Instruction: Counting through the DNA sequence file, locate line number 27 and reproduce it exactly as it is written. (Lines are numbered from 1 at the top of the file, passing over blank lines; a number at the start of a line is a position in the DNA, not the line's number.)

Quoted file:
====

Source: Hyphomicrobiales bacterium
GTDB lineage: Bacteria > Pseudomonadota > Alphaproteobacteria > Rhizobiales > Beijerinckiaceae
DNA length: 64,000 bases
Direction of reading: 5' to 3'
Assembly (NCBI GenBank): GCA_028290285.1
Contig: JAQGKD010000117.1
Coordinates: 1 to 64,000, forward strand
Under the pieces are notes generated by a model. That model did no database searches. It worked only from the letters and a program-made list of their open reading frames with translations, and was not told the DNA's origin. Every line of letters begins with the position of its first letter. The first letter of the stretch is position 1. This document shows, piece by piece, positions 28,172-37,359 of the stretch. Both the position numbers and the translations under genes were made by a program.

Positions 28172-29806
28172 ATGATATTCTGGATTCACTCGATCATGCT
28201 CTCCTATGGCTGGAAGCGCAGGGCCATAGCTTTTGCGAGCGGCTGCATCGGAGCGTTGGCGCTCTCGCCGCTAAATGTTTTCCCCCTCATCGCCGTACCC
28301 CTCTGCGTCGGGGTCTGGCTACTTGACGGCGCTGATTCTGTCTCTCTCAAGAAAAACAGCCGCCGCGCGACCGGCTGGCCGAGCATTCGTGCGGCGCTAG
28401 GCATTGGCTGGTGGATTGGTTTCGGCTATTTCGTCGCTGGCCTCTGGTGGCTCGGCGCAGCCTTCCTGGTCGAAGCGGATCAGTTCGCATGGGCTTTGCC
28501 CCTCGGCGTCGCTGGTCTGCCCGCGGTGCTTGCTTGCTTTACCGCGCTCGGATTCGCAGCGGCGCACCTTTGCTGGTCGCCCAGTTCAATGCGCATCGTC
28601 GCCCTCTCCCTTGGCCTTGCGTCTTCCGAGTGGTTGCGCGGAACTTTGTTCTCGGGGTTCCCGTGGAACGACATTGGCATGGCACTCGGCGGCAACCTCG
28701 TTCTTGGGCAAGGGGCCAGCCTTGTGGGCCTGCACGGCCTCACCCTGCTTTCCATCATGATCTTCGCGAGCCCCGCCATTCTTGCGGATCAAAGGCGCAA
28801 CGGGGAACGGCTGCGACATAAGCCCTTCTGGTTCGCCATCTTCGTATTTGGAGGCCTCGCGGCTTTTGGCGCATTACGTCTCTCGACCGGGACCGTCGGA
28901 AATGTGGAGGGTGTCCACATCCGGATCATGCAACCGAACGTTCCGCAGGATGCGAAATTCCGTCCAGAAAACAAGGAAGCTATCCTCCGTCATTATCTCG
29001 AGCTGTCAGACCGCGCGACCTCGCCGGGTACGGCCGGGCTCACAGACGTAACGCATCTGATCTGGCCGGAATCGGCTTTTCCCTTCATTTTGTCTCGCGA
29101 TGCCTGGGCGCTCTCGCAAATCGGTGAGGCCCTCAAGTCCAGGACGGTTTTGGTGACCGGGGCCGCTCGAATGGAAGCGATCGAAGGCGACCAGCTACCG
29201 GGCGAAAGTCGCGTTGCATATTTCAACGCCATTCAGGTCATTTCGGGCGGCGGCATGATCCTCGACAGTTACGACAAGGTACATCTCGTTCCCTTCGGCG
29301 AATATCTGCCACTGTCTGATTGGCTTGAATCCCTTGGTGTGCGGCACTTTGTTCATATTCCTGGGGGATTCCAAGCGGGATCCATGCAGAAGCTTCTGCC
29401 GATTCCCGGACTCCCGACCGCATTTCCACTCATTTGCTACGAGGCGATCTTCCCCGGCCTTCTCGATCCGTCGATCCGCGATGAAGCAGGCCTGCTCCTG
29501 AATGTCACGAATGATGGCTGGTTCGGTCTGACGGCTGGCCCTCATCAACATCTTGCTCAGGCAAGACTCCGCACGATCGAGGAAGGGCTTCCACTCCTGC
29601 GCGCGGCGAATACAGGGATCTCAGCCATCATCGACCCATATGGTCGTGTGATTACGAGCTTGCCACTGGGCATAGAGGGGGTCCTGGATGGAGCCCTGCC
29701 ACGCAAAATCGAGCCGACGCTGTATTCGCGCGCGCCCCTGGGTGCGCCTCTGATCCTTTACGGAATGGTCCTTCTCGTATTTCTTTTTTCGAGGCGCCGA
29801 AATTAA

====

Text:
29801 AATTAA